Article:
Trying to establish a starting quarterback is always the toughest question for a coach and an organization. It’s always been my mentality that you have to play a young quarterback to know what you have in him.
There’s an interesting situation going on right now in Cleveland, where you have two veterans in Jake Delhomme and Seneca Wallace, neither of whom is completely healthy. Delhomme is a long-established starter in the league on the backend of his career, but he’s most likely done. Wallace has floated on the edge of being a potential starter and has looked good when he’s in, but has never had that extended look as a guy who can carry a team. The Browns drafted Colt McCoy for these reasons.
McCoy is playing like a rookie, just like you’d expect, although it has been in limited exposure. Given their division and the state of the AFC, it’s tough to imagine the Browns making the playoffs.
It’s time to go with McCoy and find out how good he can be. I’ve always believed the only way to learn is to play. Whatever the circumstances are next season, the Browns will be happy those repetitions are under his belt as opposed to starting over.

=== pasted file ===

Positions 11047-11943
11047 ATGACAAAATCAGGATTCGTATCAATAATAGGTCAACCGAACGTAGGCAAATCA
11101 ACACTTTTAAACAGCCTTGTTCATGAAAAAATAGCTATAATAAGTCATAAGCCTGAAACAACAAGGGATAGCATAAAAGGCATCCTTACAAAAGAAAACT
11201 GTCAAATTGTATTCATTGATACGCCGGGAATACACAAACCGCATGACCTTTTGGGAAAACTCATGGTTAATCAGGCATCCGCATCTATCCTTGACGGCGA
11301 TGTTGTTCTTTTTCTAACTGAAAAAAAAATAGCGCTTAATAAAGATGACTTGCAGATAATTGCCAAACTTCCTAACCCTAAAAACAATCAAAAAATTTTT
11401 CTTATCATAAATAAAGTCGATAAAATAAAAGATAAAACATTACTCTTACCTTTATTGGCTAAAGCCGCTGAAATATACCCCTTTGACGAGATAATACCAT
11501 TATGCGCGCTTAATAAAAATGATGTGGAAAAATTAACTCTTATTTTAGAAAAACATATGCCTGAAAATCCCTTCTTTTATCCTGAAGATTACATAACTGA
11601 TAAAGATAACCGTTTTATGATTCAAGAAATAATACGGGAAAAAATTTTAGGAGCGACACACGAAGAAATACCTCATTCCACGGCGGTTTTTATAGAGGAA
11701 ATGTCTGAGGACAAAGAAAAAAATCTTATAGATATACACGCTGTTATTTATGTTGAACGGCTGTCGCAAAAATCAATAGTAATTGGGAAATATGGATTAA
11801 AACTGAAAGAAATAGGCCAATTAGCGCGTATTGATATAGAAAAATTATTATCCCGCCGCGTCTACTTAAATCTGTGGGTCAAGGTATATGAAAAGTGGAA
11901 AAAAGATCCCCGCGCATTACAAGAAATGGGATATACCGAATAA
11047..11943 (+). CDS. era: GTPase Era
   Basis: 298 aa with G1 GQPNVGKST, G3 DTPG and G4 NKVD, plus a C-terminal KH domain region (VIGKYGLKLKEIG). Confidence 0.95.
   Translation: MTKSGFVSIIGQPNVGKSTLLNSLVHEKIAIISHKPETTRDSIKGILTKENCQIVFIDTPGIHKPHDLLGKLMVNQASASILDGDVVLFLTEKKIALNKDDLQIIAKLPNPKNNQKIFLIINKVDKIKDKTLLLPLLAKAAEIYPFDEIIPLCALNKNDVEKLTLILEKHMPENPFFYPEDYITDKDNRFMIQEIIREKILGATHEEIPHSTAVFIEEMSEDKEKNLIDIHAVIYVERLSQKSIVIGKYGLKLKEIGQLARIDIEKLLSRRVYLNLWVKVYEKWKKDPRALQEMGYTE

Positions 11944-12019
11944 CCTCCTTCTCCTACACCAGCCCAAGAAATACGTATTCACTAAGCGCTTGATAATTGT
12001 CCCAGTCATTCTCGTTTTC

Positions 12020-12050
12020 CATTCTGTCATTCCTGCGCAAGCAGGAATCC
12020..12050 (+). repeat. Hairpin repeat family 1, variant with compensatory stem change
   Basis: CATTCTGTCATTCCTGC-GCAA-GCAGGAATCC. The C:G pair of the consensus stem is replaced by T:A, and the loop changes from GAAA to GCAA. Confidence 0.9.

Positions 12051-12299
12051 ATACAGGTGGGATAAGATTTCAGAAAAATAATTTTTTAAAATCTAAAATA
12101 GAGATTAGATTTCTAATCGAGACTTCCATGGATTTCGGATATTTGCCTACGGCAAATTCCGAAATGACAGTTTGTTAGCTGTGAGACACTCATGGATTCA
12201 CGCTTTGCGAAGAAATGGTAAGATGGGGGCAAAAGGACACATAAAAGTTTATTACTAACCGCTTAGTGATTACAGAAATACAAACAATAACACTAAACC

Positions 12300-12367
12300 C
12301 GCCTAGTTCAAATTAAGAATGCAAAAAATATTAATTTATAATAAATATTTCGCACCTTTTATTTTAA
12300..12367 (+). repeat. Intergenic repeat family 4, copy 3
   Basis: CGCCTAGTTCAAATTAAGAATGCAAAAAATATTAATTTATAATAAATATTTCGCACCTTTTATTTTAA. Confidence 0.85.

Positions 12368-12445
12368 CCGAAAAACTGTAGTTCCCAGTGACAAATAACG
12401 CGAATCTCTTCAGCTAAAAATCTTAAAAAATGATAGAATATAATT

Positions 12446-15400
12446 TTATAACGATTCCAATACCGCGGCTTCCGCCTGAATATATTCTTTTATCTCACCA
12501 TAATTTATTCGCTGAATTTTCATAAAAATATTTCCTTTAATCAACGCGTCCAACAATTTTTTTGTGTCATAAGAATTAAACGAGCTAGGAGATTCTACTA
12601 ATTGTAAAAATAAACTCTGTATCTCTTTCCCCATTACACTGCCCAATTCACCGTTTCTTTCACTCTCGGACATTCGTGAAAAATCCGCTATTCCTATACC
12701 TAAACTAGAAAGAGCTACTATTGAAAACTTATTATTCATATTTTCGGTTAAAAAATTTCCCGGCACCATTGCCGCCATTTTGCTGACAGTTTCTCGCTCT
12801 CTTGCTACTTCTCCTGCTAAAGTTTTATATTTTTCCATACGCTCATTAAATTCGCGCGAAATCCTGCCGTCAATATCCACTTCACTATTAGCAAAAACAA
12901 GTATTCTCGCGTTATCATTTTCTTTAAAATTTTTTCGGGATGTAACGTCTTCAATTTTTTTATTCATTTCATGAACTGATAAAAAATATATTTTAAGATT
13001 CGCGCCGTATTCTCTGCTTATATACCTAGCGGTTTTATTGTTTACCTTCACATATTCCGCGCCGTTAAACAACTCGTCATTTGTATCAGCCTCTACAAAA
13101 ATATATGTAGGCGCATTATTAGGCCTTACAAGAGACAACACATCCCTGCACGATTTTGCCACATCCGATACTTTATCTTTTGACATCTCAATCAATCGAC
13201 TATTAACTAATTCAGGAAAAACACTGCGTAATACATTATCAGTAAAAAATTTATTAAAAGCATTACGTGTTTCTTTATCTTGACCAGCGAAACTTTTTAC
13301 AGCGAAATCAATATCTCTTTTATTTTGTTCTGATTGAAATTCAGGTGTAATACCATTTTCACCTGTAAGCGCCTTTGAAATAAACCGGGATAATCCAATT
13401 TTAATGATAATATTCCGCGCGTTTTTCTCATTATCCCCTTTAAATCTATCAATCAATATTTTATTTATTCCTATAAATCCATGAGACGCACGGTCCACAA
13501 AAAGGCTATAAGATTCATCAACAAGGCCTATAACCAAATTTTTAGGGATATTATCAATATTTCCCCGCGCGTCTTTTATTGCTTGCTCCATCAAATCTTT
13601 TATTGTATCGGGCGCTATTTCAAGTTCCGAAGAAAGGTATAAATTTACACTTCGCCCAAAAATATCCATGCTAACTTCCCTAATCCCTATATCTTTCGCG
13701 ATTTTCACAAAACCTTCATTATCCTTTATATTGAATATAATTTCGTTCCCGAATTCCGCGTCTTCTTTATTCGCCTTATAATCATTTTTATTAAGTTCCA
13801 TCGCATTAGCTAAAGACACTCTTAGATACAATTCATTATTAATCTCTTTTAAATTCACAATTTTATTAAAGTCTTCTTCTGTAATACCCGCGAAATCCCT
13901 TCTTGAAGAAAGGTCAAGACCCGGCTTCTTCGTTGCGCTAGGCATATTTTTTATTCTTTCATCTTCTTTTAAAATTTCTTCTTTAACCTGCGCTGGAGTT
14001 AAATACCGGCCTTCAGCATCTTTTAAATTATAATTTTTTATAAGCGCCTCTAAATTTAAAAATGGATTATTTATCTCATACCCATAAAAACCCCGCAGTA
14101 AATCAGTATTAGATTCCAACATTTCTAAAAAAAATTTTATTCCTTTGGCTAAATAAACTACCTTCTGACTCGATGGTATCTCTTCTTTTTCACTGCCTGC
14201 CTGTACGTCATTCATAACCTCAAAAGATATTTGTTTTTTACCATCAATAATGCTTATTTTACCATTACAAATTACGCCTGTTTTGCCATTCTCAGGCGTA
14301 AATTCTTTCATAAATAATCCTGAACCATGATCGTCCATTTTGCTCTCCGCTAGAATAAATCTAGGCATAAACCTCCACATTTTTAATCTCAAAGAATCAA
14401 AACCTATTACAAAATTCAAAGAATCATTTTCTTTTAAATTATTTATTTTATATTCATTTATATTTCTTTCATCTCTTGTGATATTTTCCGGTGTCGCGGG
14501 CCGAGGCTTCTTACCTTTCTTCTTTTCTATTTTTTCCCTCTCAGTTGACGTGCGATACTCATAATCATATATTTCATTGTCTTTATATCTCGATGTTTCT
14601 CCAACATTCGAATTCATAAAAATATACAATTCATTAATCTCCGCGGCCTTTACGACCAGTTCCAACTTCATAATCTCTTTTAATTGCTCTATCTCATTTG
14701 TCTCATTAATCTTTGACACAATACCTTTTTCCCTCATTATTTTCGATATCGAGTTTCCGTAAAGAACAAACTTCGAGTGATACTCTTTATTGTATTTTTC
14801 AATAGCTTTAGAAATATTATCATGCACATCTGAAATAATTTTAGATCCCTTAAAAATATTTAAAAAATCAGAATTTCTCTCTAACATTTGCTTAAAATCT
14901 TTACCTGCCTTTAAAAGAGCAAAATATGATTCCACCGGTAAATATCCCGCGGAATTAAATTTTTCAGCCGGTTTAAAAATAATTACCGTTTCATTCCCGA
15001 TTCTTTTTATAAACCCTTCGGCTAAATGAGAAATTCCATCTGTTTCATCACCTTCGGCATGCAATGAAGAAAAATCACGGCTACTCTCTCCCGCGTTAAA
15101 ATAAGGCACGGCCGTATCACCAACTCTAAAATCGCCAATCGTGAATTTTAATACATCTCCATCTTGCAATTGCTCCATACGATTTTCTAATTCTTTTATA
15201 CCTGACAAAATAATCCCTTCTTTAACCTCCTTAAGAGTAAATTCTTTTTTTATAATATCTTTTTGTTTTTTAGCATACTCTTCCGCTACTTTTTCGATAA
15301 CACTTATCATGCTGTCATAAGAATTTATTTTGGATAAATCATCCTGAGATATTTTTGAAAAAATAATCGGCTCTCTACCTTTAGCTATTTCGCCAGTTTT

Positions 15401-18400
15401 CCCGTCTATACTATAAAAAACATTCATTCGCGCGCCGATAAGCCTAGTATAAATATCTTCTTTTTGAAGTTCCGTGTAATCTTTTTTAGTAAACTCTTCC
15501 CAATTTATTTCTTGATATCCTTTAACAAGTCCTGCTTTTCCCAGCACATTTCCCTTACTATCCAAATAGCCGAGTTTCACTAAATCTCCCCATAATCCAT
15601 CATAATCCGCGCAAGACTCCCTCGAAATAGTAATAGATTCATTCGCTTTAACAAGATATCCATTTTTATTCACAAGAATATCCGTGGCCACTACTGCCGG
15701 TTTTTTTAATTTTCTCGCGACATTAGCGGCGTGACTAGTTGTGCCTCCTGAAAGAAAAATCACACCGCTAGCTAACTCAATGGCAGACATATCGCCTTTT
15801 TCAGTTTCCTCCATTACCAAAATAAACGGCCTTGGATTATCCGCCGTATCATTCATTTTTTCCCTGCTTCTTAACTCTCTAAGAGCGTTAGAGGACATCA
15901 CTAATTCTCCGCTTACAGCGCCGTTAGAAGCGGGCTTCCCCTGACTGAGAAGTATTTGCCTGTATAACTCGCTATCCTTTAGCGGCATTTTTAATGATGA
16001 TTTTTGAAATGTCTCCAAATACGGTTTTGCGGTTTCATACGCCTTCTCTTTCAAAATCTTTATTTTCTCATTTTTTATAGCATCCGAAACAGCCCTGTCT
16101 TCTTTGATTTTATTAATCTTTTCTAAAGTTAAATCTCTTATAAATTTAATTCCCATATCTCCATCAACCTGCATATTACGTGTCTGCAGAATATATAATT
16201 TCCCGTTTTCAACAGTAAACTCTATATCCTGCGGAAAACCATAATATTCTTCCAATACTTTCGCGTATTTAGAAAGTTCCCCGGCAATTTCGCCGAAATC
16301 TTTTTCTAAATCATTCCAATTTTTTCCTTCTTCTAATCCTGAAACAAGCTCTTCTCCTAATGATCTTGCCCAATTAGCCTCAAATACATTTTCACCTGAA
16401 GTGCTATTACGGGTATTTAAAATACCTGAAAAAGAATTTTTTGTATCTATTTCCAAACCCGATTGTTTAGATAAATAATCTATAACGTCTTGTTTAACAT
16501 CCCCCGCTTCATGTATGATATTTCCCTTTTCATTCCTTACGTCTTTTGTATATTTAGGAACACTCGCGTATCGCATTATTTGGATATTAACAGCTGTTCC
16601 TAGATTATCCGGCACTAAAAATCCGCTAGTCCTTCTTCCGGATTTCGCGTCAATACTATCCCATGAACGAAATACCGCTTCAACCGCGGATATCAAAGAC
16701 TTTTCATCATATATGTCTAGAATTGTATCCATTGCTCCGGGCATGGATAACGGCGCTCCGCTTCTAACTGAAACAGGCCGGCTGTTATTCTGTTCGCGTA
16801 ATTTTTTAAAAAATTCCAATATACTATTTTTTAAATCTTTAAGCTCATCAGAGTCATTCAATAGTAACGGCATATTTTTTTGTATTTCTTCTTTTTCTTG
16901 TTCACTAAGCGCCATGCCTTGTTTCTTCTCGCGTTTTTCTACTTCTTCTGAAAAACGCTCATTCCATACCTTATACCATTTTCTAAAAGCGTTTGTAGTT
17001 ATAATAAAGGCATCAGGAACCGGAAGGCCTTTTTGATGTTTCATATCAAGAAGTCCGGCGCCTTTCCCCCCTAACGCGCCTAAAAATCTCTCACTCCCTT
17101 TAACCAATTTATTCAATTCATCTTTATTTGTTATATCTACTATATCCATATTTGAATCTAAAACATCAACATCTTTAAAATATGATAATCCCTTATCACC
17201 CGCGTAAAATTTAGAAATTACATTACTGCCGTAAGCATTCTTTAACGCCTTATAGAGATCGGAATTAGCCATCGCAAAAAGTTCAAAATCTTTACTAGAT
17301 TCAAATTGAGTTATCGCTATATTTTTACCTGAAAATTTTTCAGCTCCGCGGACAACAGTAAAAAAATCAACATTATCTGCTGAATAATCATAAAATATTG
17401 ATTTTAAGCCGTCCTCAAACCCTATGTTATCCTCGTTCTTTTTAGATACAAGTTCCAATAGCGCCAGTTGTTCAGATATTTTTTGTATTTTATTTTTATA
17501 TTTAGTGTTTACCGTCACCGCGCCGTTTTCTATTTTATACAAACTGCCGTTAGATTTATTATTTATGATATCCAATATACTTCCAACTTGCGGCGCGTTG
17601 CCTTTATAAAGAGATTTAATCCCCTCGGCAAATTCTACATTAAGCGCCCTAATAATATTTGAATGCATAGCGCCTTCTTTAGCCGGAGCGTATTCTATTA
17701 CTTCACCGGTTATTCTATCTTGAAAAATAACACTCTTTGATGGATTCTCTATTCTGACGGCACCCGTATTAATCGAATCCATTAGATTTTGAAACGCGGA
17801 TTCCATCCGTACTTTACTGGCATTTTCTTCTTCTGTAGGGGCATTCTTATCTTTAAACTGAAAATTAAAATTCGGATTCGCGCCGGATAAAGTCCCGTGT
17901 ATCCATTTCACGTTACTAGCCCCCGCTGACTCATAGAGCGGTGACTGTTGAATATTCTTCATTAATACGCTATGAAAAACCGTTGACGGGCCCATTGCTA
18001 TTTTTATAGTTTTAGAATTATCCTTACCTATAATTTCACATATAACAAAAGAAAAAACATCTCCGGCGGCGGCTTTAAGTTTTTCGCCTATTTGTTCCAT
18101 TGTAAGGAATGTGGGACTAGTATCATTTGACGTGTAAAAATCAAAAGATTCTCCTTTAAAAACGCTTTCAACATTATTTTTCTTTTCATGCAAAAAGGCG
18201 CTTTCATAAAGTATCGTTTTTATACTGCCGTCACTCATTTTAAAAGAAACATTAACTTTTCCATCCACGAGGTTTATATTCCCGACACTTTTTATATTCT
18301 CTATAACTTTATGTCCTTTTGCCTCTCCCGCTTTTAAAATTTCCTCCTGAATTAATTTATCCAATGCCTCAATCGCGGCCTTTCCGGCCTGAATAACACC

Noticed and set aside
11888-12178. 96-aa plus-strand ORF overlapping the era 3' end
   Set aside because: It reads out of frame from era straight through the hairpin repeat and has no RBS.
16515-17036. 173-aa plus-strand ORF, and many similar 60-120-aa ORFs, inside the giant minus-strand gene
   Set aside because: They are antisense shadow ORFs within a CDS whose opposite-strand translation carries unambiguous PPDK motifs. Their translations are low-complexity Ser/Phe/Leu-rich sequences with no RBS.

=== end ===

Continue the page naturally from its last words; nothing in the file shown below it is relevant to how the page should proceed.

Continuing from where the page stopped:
Can McCoy play in this league? The Browns don’t know. They drafted him high enough to indicate they’re going to take a shot with him. It’s not like McCoy is surrounded by no talent. The Browns have a fairly decent offensive line, so he won’t get beat up, and they can run the ball. They should find out what McCoy can do now, so that at the very least they can decide in the offseason what direction they need to go.
If the Browns don’t play McCoy, they won’t know. But when you have to hide a player, then you already have your answer.
From what I’ve seen, McCoy is like most rookies. He has shown some signs, but he’ll have to play a lot more to make the determination if the game is too big for him. The thing with McCoy is what everyone talks about: he’s been a winner at every level. Physically, I’m a little suspect of his skills. Winning at this level is different, but that’s no reason to think he can’t do it. He’s in a good place to try to develop those skills, but we’re a long ways away from saying he’s definitely an NFL player.
Can you ruin a quarterback this way? If you can, he probably wasn’t very good to begin with.
— Brian Billick
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